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, and spurring his mule, he rode back
to the head of the procession.
The evening halt never seemed to
begin. It was almost sunset before
the sheikh shouted the order and the
lone line of camels came to a stand
still. Then the the sheikh came to
"Great madam, have you a small
bottle of sweet-scented essence, such
as the Frankish" Women use to make
themselves smell sweet?" he asked.
"I've got a sachet, if that's what
you mean," replied Miss Bingham.
"What do you want it for?"
"By its means I shall restore to you
the $7,000," said the sheikh, taking
it and riding away.
Toward nightfall he assembled his
men in line before the tent that Miss
"O dogs and sons-of Elbis," he an
nounced, "one of you has stolen
treasures of value from the saddle
bag of the Frankish princess of ma
ture age. Wherefore Mohammed, the
i' white- mule, shall put you to shame.
Know, then, that in him rests such.a
gift of discernment that whosoever
having stolen,. takes hold of his tail,
causes him to bray. Thus, 0 rene
gades and faithless ones, let each of
you in turn enter the tent in. which
Mohammed eats, and place his hand
upon his tail; and when he brays, be
hold, the- guilty man is there."
Used as she was to Arab ways, Miss
Bingham could hardly restrain her
disgust at this tomfoolery. However,
she said nothing until the ceremony
was oyer. One by one the men of the
caravan had entered the tent and laid
a hand, each on Mohammed's tail; but
the mule had not brayed. '
"What do you mean, by all this
nonsense?" Miss Bingham demanded
of the shaikh .angrily. "I want that
money, and I want you to open the
men's bags, or I shall think you are
not anxious for me to get it back."
' "O Frankish woman of age,', re-,
plied the sheikh .gravely, "ne does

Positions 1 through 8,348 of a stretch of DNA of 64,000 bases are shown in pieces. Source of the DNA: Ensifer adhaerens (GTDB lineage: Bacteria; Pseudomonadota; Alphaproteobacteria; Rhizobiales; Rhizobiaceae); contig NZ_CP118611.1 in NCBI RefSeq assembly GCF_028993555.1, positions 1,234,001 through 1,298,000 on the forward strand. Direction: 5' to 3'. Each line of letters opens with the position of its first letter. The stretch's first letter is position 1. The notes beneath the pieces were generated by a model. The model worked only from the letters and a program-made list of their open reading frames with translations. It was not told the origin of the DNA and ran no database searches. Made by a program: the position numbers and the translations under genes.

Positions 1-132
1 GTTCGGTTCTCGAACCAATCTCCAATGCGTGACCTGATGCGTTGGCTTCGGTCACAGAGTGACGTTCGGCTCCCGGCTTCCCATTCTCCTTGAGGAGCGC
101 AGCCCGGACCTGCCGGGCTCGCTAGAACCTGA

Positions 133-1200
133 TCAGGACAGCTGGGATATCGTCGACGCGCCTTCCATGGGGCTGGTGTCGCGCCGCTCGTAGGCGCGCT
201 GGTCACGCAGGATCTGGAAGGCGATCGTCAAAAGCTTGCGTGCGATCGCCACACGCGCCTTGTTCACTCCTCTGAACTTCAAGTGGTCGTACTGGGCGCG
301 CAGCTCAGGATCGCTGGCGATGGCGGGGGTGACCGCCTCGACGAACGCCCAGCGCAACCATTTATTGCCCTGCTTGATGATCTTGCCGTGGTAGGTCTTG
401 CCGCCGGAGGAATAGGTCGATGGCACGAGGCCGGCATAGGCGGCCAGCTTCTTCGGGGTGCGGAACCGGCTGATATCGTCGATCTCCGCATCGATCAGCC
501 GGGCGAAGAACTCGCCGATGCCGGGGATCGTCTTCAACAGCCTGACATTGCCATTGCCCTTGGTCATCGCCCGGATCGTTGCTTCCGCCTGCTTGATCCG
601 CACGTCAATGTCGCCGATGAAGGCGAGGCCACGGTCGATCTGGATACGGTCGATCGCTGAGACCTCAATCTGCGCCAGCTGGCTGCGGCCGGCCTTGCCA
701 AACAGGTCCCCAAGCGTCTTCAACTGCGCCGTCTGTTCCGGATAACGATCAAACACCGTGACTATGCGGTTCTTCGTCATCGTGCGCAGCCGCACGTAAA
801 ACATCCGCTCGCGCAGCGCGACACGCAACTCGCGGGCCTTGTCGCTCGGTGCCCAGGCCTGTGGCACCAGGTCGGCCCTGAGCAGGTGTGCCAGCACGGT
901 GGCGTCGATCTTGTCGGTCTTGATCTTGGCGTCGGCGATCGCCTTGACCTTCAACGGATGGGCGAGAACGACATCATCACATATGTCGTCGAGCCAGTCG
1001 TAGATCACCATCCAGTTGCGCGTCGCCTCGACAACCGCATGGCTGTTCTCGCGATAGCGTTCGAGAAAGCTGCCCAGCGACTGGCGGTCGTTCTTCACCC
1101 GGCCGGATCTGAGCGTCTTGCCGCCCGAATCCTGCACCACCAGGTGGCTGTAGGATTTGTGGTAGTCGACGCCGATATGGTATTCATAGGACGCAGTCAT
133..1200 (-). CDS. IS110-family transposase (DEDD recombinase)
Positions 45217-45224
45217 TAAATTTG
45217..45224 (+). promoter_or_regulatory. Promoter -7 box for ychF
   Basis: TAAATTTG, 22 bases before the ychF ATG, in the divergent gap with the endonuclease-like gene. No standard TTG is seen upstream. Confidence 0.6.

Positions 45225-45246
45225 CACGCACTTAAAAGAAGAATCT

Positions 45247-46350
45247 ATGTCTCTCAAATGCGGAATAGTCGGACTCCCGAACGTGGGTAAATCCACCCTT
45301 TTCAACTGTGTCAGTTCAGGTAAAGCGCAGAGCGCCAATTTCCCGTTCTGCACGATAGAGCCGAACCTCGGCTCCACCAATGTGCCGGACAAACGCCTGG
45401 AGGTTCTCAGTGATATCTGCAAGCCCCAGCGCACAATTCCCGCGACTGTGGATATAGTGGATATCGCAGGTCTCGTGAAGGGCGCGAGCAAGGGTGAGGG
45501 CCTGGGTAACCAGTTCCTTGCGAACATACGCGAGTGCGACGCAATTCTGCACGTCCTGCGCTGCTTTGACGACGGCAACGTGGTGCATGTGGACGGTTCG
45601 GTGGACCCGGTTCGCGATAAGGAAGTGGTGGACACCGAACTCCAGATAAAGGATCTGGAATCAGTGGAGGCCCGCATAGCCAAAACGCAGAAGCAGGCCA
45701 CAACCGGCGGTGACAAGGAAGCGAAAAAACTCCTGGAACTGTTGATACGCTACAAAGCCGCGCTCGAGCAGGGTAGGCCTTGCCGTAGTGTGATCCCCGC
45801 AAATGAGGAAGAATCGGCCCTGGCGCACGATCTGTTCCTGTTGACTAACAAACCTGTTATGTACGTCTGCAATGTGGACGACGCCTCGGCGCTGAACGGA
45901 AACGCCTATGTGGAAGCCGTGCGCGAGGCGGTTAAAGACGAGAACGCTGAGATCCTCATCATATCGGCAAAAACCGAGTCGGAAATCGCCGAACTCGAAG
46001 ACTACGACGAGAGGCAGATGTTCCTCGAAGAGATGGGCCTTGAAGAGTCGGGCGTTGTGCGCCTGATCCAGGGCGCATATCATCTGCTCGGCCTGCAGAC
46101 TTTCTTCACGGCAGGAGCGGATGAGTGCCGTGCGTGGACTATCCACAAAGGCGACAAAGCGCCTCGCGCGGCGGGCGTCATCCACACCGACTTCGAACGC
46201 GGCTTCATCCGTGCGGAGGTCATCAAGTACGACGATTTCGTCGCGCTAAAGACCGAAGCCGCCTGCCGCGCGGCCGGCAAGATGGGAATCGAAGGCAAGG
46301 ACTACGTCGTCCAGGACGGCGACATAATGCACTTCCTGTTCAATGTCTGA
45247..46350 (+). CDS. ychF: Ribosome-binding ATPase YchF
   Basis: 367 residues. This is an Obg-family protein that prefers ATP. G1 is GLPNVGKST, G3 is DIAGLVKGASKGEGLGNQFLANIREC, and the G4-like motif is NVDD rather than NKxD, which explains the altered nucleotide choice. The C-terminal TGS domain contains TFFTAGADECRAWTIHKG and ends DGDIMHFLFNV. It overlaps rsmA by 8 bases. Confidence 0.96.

not catch leviathan with a smelt
hook." " ,
The Arabs loitered in the vicinity,
gfinnjng atthe-styeikhs discomfiture.
But Abdullah seemed equal- to the
"Since Mohammed has refused to
assist me," he said, "may stripes be
his portion, and the lowest place in
the world to come. I have another
method, for in the palm of each man
I can read- his acts of the day. Stand
together and each man held up his
hand, palm upward."
When he had assembled his men
the old sheikh went along the line,
peering closely into each uplifted
palm. Suddenly he stopped and jerk
ed a man" out of the row.
"Son of a jackal," he roared, "even
now thou-hast the Frankish woman's
bag and the money." - ' -
The man fell grovelling upon his
face, and a fearful awe was on the
countenance of each of his comrades.
"Bring it here at once," the sheikh
continued, "and if there be missing
the least quota of a farthing thou
shalt rot in Damascus jail,"
Five minutes later Miss Bingham
was in possession of her $7,000 again,
and not a single bill was missing.
"But how did you do it, sheikh?"
she inquired, a little later in the even
ing. "It seems, as. wonderful to me
as it was to them'
"O Frankish:' .woman," said the
sheikh, a' twinkle .in hi3 eye, "the
thief did not, lay hold of-ifhemule's
tail, fearing that he would bray."
"Well," inquired Miss Bingham,
"Thus,. O teacher of womanhood,
the sweet-smelling powder with
which J had rubbed the tail of Mo
tiammed'was not- transferred to his
palm, as was the case with the other
"Then jthe thief was the man
whose hand did not smell of the sa
chet powder?" inquired Miss Bing
ham. "Well, that beats everything!"
"Verily; there are more ways of
cooking a hare than boiling him, O
Frankish woman," replied the sheikh,